Caramor - sailing around the world
Franco Ferrero / Kath Mcnulty
Sun 4 Mar 2018 20:15
The first day of spring in the northern hemisphere (autumn down here) has been and gone and we are still in Valdivia waiting for the Chilean postal service to deliver our fridge. If it doesn't arrive by the 14th of this month we will leave without it as otherwise the winds will change to northerlies making the first part of the journey up the Chilean coast very tedious.
Meanwhile while we plan our journey to avoid the hurricane season we have heard that hurricane force north-easterly winds have destroyed Holyhead Marina and sunk all but two out of eighty boats. Our hearts go out to those of you who have lost your boats and in some cases your homes and personal possessions. The only good news is that nobody was hurt.
The good thing about our enforced delay is that we have not only worked through the 'can't leave before this is done list' and the 'would be great to do before we leave list', but have even got through most of the 'must get around to doing this one of these days list'. Some people have expressed an interest in what is involved in getting ready for a 40-50 day crossing and a six month journey across the Pacific. So below are the contents of the first two lists.
Higher tides than usual, time to leave our old berth!
Autumn mists and Caramor, a little low in the water but ready to go
We’ll have to evict the spiders!
If you are not into this sort of detail read no further!
Hauled Caramor out. Antifouled hull, serviced feathering propellor, changed main anode, serviced seacocks and checked all through-hull fittings.
Checked instruments and replaced damaged wire on log.
Replaced starter battery and 4 'house' batteries. Installed new battery monitor.
Checked electrical circuits.
Checked wind generator, stripped and cleaned corroded terminal on switch.
Checked wires, attachment points and cotter pins on standing rigging. Checked tension of same.
Checked all running rigging, sheets and halyards (ropes that pull up or control the angle of the sails) and reefing lines.
Serviced roller reefer.
Greased the shackles on the main, secondary and kedge anchors. Cleaned anchor chain.
Checked sails. Re-stitched the luff of the No.1 Genoa, minor repairs on No.2 Genoa, minor repairs and new tell-tales on Main; cleaned and lubricated carrs on mainsail.
Minor repairs to stackpack canvas.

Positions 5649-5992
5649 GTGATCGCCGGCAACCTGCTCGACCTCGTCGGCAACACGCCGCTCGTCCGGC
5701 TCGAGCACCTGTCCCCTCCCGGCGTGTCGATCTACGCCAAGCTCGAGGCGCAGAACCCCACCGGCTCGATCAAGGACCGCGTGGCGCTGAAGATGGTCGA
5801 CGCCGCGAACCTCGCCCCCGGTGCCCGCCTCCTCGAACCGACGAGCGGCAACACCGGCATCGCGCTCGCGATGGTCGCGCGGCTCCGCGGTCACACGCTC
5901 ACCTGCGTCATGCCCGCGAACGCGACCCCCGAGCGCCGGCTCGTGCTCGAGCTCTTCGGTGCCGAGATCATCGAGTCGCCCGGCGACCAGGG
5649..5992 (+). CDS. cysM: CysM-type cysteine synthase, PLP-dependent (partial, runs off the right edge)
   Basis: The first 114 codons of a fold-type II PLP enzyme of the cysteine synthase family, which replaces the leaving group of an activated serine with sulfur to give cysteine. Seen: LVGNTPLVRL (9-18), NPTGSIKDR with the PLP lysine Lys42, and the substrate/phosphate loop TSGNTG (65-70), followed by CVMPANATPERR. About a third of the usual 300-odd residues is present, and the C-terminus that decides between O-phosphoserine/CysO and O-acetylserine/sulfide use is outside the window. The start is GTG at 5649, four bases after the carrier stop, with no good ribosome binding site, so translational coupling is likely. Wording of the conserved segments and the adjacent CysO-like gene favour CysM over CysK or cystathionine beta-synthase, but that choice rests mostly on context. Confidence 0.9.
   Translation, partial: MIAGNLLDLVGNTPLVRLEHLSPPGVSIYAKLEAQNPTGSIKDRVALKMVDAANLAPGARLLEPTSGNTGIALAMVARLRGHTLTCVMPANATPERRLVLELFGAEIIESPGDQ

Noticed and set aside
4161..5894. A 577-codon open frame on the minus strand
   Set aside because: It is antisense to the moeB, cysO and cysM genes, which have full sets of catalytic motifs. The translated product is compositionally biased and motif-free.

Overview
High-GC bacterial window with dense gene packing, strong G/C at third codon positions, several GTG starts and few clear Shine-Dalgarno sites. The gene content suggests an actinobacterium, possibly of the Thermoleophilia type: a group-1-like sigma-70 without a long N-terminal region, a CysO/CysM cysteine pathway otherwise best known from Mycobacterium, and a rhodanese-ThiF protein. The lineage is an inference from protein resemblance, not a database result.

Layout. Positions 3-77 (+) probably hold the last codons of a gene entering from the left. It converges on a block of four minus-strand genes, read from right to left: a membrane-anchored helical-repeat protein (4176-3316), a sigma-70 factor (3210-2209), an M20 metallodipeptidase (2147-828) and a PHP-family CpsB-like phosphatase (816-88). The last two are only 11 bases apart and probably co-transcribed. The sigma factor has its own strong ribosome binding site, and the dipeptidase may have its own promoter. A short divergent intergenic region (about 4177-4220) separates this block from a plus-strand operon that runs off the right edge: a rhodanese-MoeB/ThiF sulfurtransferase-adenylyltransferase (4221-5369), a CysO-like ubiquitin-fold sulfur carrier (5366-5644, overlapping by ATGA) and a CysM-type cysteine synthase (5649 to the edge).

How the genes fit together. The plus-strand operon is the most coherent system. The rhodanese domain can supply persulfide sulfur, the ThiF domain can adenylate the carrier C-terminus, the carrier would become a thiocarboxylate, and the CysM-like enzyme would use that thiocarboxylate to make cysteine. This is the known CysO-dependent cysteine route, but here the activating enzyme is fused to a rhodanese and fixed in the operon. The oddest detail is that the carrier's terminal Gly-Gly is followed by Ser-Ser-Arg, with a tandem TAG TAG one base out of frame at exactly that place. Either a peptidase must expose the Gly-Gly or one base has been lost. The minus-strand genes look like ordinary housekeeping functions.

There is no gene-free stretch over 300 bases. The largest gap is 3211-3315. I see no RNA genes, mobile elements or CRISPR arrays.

Had new spare tiller made (to replace the one we broke in the Southern Ocean).
Checked windvane self-steering and found corrosion in one part, which we managed to get fixed locally.
Checked gas system (unlike some Breton friends we have, this didn't involve passing a naked flame along the pipework!).
Painted gas bottles to prevent corrosion.
Serviced engine. Topped up with diesel. Adjusted and greased throttle/gear lever. Fitted new copper washer seal to stop minor but irritating oil drain plug leak. This latter is an interesting example of the difficulties of finding things in Chile. Instead of one shop where you can buy or order everything there are hundreds of little shops that specialise in different engine related products. None of these advertise online and the only way you can find it is by word of mouth. Eventually I explained what I needed to my friend Jorge and he drove me to a very efficient shop where I bought two copper washers for 60p and several hours spent in fruitless research.
Checked and fitted out new lifejackets; had life-raft serviced; replaced out of date flares; replaced horshoe buoy and light lost in a williwaw in South Georgia; replaced powder fire extinguisher; replaced guardrail fastening lines; replaced jackstay (for clipping your harness line into) fastening lines; brought Jordan series-drogue up on deck; checked contents of first-aid kit and replaced out of date medicines; checked contents of grab bag, replaced food and charged portable sat-phone; updated Coastguard form CG66.
Kath has made a massive amount of canvas work to deal with the heat of the tropics. These include: A shade-sail for the foredeck; a cockpit awning (the cockpit tent minus the side panels won't do as you need the breeze to blow through the front end), Two small tarpaulins; sunshades for all the windows and a rain-catcher.
Teak-oiled all the woodwork.
Kath busy oiling the woodwork
Cleaned all the lockers and re-stowed all our possessions as we now need things for the tropics handy and our high latitude things less so.
In addition to the six-week crossing to the Marquesas, there are large parts of the Pacific where it is hard to buy any but the most basic provisions. So we won't be able to re-provision until we get to Papaete in Tahiti, and even there it will be expensive. So we are cramming four months of provisions into little Caramor.
To give you some idea these include: 50kg of flour, 229 tins of food, smoked and vacuum-packed charcuterie, 60 litres of UHT milk, 6 bottles of wine (I can hear my brothers comment if they read this: "You lightweight – lose the milk!), 10 litres of yoghurt, 24 small tubs of cream, 6kg of dried milk powder, 6 large round cheeses, 32 packets of soup, 54 eggs, 10kg of Granola, 20kg of oats, 5 kg of coffee, 1 kg of sundried tomatoes, rice spaghetti, gnocchi, couscous, smash, polenta, cakes, biscuits, jams, chocolates, hundreds of tea bags, and 500 litres of water. We will of course top up with fresh food just before we leave.
Post by Franco